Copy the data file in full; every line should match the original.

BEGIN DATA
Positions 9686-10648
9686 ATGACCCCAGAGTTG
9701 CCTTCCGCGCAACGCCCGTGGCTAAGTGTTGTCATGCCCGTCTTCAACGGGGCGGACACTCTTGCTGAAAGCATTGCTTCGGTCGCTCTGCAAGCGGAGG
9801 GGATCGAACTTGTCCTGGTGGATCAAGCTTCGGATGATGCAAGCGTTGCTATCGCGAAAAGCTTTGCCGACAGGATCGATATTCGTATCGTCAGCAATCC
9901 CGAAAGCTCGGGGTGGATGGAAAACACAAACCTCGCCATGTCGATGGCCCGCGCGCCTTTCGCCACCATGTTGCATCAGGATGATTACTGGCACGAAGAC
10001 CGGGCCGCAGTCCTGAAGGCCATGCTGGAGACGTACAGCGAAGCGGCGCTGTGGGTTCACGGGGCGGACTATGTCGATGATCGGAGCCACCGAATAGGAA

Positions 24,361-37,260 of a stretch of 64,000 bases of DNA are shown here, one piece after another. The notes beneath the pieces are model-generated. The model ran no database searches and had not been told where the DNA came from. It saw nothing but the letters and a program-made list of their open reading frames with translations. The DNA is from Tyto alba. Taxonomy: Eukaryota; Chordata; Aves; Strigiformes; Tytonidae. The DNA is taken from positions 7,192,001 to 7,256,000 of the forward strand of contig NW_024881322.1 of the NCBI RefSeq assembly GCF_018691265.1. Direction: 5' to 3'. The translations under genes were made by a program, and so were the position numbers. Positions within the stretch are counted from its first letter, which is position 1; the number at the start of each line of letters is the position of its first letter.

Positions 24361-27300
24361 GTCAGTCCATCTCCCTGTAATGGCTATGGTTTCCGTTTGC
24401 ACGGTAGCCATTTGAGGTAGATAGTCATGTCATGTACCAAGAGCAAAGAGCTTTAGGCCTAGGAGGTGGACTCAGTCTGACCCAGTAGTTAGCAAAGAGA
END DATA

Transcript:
Positions 9686-10648
9686 ATGACCCCAGAGTTG
9701 CCTTCCGCGCAACGCCCGTGGCTAAGTGTTGTCATGCCCGTCTTCAACGGGGCGGACACTCTTGCTGAAAGCATTGCTTCGGTCGCTCTGCAAGCGGAGG
9801 GGATCGAACTTGTCCTGGTGGATCAAGCTTCGGATGATGCAAGCGTTGCTATCGCGAAAAGCTTTGCCGACAGGATCGATATTCGTATCGTCAGCAATCC
9901 CGAAAGCTCGGGGTGGATGGAAAACACAAACCTCGCCATGTCGATGGCCCGCGCGCCTTTCGCCACCATGTTGCATCAGGATGATTACTGGCACGAAGAC
10001 CGGGCCGCAGTCCTGAAGGCCATGCTGGAGACGTACAGCGAAGCGGCGCTGTGGGTTCACGGGGCGGACTATGTCGATGATCGGAGCCACCGAATAGGAA

Positions 24,361-37,260 of a stretch of 64,000 bases of DNA are shown here, one piece after another. The notes beneath the pieces are model-generated. The model ran no database searches and had not been told where the DNA came from. It saw nothing but the letters and a program-made list of their open reading frames with translations. The DNA is from Tyto alba. Taxonomy: Eukaryota; Chordata; Aves; Strigiformes; Tytonidae. The DNA is taken from positions 7,192,001 to 7,256,000 of the forward strand of contig NW_024881322.1 of the NCBI RefSeq assembly GCF_018691265.1. Direction: 5' to 3'. The translations under genes were made by a program, and so were the position numbers. Positions within the stretch are counted from its first letter, which is position 1; the number at the start of each line of letters is the position of its first letter.

Positions 24361-27300
24361 GTCAGTCCATCTCCCTGTAATGGCTATGGTTTCCGTTTGC
24401 ACGGTAGCCATTTGAGGTAGATAGTCATGTCATGTACCAAGAGCAAAGAGCTTTAGGCCTAGGAGGTGGACTCAGTCTGACCCAGTAGTTAGCAAAGAGA